Articles Posted in DUI 1st Offense

In part 1 of this article, we began looking at the factors involved in answering a question I get all the time in DUI cases – “should I start going to counseling or AA?” In terms of how we use a person’s involvement in any such treatment (if at all) within the framework of a DUI case, the best answer I can provide is that, “it depends.” Every case is different, as is every Judge. That said, there are also certain generalities to DUI cases that cannot be overlooked.

AA-books-and-round-table-300x200One that is very important and, indeed, pervasive, is what I call the “alcohol bias.” Courts have been getting tougher on DUI cases year after year ever since I became a licensed attorney nearly 30 years ago, and that’s only going to continue. Within a few weeks of me starting this article, the husband of a local Judge was killed by a drunk driver, and 16 days later, an entire Michigan family of 5 people were killed on I-75 in Kentucky by another drunk driver. Those are just some of the most recent local DUI-related things to take place and receive lots of negative attention within less than a month of when this piece was written.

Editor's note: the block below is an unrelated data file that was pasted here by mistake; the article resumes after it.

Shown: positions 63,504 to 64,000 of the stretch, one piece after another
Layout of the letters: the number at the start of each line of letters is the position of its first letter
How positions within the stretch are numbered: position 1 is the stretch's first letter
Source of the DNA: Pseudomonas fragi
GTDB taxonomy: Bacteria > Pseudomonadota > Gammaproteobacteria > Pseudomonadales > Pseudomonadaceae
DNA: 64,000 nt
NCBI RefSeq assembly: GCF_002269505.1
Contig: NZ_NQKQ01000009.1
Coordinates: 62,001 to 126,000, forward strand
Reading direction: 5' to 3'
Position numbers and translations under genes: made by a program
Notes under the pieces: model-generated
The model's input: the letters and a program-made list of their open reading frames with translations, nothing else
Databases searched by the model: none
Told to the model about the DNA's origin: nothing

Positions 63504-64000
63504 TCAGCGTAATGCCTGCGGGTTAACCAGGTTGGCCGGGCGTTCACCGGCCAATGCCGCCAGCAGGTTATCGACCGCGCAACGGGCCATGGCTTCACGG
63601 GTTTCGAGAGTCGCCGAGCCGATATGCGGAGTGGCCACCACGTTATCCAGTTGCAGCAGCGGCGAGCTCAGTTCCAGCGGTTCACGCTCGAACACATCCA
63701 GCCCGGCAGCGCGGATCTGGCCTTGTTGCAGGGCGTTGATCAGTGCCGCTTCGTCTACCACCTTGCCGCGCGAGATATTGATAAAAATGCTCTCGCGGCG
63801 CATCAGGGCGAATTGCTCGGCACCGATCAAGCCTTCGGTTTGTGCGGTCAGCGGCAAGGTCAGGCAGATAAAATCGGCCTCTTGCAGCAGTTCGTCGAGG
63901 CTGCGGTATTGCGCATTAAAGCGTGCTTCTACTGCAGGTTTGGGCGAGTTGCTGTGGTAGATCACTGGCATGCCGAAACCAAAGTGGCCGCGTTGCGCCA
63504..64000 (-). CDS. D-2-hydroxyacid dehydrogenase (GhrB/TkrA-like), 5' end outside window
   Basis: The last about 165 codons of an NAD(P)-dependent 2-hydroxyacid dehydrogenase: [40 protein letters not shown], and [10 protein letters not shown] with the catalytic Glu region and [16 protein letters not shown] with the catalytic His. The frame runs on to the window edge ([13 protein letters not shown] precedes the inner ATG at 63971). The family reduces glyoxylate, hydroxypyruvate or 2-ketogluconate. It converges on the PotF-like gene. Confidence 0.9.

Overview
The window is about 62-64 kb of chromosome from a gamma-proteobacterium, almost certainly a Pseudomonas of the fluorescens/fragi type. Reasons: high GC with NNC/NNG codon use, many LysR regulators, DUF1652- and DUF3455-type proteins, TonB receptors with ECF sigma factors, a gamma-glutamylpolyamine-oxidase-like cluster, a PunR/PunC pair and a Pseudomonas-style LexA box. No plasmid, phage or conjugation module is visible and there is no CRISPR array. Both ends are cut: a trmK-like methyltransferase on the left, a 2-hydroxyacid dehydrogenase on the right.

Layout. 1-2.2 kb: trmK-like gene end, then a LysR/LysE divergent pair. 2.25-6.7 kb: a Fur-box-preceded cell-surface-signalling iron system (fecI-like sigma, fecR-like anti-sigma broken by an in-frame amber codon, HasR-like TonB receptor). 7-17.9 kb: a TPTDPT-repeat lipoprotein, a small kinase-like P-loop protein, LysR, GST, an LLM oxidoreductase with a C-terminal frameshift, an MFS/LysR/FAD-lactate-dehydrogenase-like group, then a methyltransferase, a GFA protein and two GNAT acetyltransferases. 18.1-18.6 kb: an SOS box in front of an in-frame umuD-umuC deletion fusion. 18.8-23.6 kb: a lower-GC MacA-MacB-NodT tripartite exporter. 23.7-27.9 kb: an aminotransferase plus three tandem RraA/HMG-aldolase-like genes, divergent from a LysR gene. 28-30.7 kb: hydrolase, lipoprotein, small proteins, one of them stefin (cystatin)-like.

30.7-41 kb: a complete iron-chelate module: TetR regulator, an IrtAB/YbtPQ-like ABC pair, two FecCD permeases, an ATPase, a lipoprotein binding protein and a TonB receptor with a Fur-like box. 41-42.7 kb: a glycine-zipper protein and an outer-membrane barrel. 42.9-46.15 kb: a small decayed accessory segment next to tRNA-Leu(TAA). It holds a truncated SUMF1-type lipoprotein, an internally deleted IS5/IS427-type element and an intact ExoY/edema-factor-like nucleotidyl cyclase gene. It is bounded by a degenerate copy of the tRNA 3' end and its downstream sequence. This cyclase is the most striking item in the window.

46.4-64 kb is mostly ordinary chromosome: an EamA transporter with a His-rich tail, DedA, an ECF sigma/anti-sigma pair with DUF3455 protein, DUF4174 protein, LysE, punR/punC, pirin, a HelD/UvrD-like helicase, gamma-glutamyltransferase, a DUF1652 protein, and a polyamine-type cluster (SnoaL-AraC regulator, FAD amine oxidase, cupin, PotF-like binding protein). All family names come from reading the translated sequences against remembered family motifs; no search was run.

In late December of 2018, Utah became the first state in the country to drop the legal limit for DUI to .05, something I predict will be the start of a trend.

As a Michigan DUI lawyer, one of the more common questions I am asked by a potential or new client is whether or not they should get into counseling and/or go to AA. In this article, I want to address that concern. There is a lot more to this than a simple “yes” or “no” answer, so we’ll address the various considerations involved over 2 installments.

https://www.michigancriminaldefenselawyerblog.com/wp-content/uploads/sites/286/2019/01/Talker-2.--300x196.jpgMy analysis is influenced by a lot more than just my being a DUI attorney, because I also bring a strong clinical perspective to this, as well, having completed a post-graduate program of addiction studies and having worked daily, for almost 3 decades now, with both addicted and recovering populations. I believe that my job is to help my clients in every way possible, not just in the purely legal sense. Of course, it would be easier for me to just charge a fee and just focus on the legal stuff, but my conscience always reminds me to treat others as I would wish to be treated, so I live and work by that golden rule.

Let’s begin, then, by refining the scope of our inquiry a bit. After a drunk driving arrest, when someone asks me, as a lawyer, about going to AA or counseling, what they really want to know is if doing so will “help” their case and if doing so will look good. We’ll examine that aspect of things later, but I think the first question should really be whether or not the person him or herself thinks they might need a little help.